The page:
Leeds Beckett University professor Anne-Marie Bagnall, who has researched the impact of nature on people suffering with mental health issues, said the benefits of engaging with the outdoors are well-known, and those who may have made time to explore nature on their doorsteps during the one-hour period of exercise during the lockdown should be encouraged to continue with it after the pandemic subsides.
Prof Bagnall, from the University’s School of Health and Community Studies, said there is a body of evidence about how simply “being in green spaces makes us feel better”, from the calming effects of green and blue colours, to offering a distraction from our everyday stressors.
“Being in nature can also give us a feeling of awe, that we’re part of something much bigger than ourselves,” she said. “There is also a social value to spending time outside, which will be much more relevant after the restrictions end, when we are able to walk and cycle with our friends again, which is really worth investing in.
“Traditionally, it has been people who are more well off that have tended to have a culture of using National Parks and nature as a whole. It would be great if there were some sort on incentive to make them more accessible to a broader range of people, who might have taken this opportunity to explore the nature that is on their doorsteps.”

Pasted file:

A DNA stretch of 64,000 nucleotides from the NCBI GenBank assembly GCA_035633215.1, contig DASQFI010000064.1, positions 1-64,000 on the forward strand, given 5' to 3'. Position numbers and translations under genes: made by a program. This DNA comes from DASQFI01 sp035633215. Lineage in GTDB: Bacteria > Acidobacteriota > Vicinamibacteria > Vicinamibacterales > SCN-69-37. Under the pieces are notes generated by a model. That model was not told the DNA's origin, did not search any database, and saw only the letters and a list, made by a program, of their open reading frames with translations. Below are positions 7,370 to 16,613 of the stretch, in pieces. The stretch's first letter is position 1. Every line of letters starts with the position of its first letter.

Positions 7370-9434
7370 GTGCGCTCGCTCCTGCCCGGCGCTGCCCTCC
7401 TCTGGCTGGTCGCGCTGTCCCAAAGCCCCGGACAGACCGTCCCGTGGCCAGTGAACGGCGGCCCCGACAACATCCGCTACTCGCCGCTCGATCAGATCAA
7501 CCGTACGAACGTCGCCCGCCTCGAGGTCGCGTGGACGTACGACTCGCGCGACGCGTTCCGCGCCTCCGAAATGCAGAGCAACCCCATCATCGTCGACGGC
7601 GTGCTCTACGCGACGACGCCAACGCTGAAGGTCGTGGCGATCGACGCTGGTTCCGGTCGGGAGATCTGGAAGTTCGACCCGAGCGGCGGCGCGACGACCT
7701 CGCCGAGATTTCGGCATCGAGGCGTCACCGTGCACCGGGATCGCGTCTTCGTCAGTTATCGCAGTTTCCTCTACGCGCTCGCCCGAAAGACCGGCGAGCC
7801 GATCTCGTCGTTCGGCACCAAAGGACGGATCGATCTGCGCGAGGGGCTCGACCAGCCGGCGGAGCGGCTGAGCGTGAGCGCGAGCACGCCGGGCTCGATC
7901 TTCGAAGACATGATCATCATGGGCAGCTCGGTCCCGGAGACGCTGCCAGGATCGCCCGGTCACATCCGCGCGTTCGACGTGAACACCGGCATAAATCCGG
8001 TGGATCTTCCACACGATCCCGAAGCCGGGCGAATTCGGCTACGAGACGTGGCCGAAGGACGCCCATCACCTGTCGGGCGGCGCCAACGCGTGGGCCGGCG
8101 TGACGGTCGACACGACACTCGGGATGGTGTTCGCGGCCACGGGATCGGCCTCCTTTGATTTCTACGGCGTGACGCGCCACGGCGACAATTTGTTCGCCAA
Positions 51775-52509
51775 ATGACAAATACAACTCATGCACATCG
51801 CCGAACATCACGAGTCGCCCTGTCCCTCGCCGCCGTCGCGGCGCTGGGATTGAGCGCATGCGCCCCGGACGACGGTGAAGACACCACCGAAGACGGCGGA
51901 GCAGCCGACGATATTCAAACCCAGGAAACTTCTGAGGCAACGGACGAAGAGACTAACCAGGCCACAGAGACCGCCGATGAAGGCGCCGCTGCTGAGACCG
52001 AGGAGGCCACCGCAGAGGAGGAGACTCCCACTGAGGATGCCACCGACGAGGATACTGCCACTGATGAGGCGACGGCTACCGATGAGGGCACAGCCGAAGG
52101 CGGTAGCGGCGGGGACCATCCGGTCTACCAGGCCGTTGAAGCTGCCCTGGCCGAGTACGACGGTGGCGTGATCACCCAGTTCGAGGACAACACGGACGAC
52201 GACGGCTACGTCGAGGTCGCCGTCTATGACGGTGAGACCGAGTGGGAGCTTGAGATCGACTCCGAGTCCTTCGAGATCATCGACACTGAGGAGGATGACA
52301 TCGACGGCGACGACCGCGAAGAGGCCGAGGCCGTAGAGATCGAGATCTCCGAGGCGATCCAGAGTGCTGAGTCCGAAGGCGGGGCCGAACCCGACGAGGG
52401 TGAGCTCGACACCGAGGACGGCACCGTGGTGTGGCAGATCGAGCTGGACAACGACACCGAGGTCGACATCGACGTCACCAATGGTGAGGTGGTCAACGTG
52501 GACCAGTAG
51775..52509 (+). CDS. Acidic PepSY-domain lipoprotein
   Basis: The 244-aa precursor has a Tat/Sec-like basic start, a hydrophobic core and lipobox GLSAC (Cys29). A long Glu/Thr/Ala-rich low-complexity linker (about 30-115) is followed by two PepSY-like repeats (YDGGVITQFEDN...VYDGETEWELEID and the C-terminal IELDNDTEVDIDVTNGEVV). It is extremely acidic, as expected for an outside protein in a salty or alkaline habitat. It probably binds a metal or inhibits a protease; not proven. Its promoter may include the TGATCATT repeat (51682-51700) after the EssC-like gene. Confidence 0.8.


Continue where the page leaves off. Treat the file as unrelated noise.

National mental health charity Mind has been recommending people follow the Government’s advice on going outside once a day for exercise during the lockdown.
The charity’s head of information, Stephen Buckley, said spending time in green space or bringing nature into your everyday life “can benefit both your mental and physical wellbeing”.
He said: “The colours, sounds and smells of the outdoors stimulate our senses in a way that indoor environments often don’t. Getting into a relaxing outside space can provide a welcome
distraction from any negative or intrusive thoughts, allow us to switch off from everyday
pressures and help relieve stress.”